- On a less comical (and arguably more truthful) note, I enjoy cooking.
What was your greatest challenge when writing this book?
Removing overly scientific explanations at the behest of beta readers. Didn’t stop me trying.
Do you have any children?
Not in the traditional sense:
What did you have the most fun with when writing this book?
Without giving too much away, some of the ideas about genetic manipulation and its consequences.
Does writing about surreal worlds and enigmatic scenes present any particular problems?
YES. There are only so many ways to describe crawling, scuttling, etc. As an author, you want your work to be authentic, but you don’t want to simply substitute every word that readers currently use for an alien equivalent. So creativity is key. This can be problematic, but usually it’s just incredibly fun.
Many people dismiss the genre as pure escapism—and nothing more. What would you say is the purpose of sci-fi?"
I’d perhaps quibble that it should more correctly be termed “immersivism” since it’s not really about escaping, but entering and enjoying. Otherwise, I completely agree that it’s complete escapism – that’s not a negative.
Are there any books or writers that have influenced your work?
Absolutely loads. Too many to list them all here for fear of missing others out. I love many of the great, and lesser-known sci-fi authors. One who I don’t believe gets enough recognition is Sergei Lukyanenko (Sci-Fi and Fantasy), although I may be wrong with that.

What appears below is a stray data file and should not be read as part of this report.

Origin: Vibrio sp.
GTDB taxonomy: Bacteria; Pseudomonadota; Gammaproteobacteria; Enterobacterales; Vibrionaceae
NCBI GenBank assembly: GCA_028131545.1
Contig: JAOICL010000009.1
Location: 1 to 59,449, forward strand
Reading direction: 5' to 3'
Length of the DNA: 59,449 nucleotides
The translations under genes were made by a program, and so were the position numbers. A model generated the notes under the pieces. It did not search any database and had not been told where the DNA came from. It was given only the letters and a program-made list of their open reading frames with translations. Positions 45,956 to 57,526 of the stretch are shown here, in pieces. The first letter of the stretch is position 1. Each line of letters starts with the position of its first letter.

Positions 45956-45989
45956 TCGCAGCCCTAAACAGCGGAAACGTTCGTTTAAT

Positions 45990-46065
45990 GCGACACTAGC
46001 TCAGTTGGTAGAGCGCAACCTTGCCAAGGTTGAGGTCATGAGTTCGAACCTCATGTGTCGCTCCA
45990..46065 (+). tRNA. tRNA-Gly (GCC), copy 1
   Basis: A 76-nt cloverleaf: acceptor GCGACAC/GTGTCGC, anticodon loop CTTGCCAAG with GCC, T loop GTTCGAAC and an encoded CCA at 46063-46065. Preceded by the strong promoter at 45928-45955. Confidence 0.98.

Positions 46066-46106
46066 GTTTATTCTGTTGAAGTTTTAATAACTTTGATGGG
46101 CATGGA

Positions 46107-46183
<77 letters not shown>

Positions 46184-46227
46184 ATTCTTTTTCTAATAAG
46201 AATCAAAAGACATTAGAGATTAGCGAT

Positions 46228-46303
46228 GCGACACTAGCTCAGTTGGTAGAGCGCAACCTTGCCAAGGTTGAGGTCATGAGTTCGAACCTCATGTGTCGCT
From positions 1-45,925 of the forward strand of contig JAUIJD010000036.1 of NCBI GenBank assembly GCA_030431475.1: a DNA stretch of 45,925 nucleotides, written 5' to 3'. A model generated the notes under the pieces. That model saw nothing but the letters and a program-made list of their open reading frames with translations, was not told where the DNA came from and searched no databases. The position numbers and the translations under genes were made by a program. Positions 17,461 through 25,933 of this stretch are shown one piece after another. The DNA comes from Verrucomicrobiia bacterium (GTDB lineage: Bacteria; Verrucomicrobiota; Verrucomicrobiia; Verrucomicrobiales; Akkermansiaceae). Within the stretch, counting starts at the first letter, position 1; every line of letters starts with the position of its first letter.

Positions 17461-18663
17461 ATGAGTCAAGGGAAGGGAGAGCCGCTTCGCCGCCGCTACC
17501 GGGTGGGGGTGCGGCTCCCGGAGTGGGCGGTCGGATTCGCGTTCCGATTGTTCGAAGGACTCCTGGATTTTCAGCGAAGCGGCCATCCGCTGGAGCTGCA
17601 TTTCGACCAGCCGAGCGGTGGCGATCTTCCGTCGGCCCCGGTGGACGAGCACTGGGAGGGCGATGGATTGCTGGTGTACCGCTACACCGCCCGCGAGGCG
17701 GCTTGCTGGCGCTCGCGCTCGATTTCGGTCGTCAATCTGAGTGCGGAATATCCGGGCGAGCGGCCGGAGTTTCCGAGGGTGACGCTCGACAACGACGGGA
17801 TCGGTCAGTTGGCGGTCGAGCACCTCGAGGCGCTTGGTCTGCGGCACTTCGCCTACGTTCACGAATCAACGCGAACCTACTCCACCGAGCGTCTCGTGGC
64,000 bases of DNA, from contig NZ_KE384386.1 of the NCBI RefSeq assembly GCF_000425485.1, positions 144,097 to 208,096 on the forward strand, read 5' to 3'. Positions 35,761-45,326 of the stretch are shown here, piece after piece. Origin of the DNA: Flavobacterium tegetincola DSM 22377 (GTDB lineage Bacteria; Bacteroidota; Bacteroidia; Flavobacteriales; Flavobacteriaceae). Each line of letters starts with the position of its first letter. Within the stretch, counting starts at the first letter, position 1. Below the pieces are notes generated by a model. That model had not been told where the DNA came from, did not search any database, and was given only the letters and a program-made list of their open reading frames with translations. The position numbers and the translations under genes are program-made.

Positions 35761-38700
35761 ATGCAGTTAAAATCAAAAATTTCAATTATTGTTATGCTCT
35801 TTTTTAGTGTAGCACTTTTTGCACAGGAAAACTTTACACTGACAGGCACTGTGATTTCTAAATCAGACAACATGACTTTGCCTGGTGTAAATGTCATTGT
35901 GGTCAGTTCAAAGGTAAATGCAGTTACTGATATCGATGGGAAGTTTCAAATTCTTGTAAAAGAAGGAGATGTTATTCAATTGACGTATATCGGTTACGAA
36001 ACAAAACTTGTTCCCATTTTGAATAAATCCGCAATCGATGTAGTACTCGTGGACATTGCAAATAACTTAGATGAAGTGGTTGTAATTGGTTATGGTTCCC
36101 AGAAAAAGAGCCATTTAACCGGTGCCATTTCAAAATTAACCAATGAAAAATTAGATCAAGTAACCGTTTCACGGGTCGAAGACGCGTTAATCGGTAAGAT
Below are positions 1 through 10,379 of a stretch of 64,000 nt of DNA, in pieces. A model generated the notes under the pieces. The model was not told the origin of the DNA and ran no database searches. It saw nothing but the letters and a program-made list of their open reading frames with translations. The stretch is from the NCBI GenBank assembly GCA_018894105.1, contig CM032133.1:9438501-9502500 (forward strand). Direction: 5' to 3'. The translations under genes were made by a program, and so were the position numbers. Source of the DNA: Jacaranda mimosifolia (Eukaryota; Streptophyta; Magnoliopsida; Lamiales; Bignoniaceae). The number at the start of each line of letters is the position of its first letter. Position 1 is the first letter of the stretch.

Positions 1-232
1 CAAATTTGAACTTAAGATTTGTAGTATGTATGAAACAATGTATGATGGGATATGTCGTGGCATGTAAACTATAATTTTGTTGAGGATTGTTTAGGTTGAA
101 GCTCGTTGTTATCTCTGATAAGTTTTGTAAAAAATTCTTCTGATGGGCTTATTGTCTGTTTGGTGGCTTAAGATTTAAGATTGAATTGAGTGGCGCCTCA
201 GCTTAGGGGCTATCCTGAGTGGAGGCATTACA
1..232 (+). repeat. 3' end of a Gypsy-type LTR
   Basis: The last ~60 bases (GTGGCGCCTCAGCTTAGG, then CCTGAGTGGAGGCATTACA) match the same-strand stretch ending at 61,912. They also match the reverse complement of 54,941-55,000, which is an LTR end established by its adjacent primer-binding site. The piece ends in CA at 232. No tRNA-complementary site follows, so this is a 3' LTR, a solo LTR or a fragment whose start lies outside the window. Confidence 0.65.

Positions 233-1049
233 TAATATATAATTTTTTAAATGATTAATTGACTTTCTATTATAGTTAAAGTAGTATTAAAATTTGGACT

As a child, I was obsessed with myths (predominantly the Greek myths). Due to that, two works have stuck with me. All of JRR Tolkien’s LOTR-related books (for his expert crafting of a mythology that I believe was originally intended to serve as an imagined history of the UK), and Mary Shelley’s ‘Frankenstein: The Modern Prometheus’ (which horrified and fascinated me).
Do you have any interesting writing habits? What is an average writing day like for you?
I’ve yet to establish a routine. Sometimes I outline the plot first, sometimes I delve straight in. One thing I use consistently though is music – different genres to put me into specific moods for certain types of writing. It’s incredibly useful!
What are you working on right now?
Another stand-alone within the Wanderer Universe. If you enjoy your space mysteries and/or stories within established Sci-Fi universes, then it’ll be one for you!
Where can our readers discover more of our work or interact with you?
There are four books currently out from the Wanderer Universe:
Book 1: Gil’s World – www.amazon.com/dp/B079NBFC1H/
Book 2: Searching the Void – https://www.amazon.com/dp/B07CGYKP37/
Book 3: Infinite Eyes – www.amazon.com/dp/B07HM2D6XN/
Stand-alone: Fractured Carapace – www.amazon.com/dp/B07MZZCK5W/
My website: www.jamesmurdo.com
You can connect with me at:
What’s the strangest journey you’ve ever taken?
It was either a psychedelic tunnel ride underneath the Bund in Shanghai, or a black hole. I haven’t completely figured it out yet. The ride was very gimmicky and the reviews said things like “lower your expectations, and then prepare to be disappointed.” We thought, ‘nothing’s that bad’. We were disappointed, but in a strange way, it was fun.